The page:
In May 2022, the British Postgraduate Philosophy Association (BPPA) announced that they were changing their name to the British & Irish Postgraduate Philosophy Association (BIPPA). You can read that announcement here.
Today I sent an email to the BPPA / BIPPA questioning the content of the announcement and the decision to adopt the new name. In the interest of transparency, I am posting that email here, in full.
Note: As the current list of their executive committee is not available on their website, it is not possible to see how, or by whom, this decision was made. The letter is therefore addressed to the committee and/or representatives of the association.
Edit (31/08): The executive committee is listed on the website, though the navigational menu appears to show only previous committees. The current list is here.
To the committee / representatives of the British Postgraduate Philosophy Association / British & Irish Postgraduate Philosophy Association:
My name is R.J. Flynn. I may have met some of you last year when I presented at the BPPA seminar series, but I am not sure, as I can’t find any current list of your members or committee on your website.
I have wanted to write since you announced your name change, to the British and Irish Postgraduate Philosophy Association (BIPPA), earlier this year. The below is a critique of that decision. I don’t intend this as an attack. Your website states that you are “increasingly paying attention to issues of decolonisation”, among other issues. This correspondence is intended to contribute to that process. In the interest of transparency, I will also post this text as a blog post on my website.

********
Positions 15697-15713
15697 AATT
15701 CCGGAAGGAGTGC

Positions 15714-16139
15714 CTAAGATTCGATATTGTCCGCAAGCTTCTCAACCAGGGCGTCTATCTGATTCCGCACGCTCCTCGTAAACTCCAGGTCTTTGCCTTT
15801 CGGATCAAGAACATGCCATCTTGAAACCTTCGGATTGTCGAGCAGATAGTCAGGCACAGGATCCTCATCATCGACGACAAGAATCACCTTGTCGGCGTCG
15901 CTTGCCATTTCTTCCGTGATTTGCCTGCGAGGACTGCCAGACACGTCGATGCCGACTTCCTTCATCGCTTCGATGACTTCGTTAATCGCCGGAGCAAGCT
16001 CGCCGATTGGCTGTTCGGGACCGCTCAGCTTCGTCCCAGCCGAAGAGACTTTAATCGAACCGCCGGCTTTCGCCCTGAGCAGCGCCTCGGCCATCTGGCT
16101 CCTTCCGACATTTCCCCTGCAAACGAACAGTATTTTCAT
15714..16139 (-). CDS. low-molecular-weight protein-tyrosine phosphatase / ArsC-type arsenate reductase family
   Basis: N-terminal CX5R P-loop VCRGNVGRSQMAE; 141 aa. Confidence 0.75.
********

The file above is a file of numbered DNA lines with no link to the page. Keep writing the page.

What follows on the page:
In your announcement of the name change, I was astonished by the following: “While support for the postgraduate community in the Republic of Ireland was always constitutive of the mission of the former BPPA, we acknowledge that the history of the association shows how we have not always been active enough in this front.” This raises (at least) two immediate issues.
- Why were universities in the Republic of Ireland assumed to be within the remit of a British organisation? Since 1922, universities in Ireland, and postgraduate students at those universities, are not in Britain. As they are in an entirely different country, their assumed inclusion within a British association would be merely bizarre if it were not for the colonial history that permits and perhaps motivates such an assumption. If the assumption was made in complete obliviousness of the colonial history, I encourage you to learn about the violence, human exploitation, material expropriation, systematic political oppression, and cultural erasure on which British colonial rule in Ireland was based, and the position of the British state in relation to both Northern Ireland and the Republic of Ireland since independence. Resources are widely available, though I appreciate that this is not a history that is taught in British schools.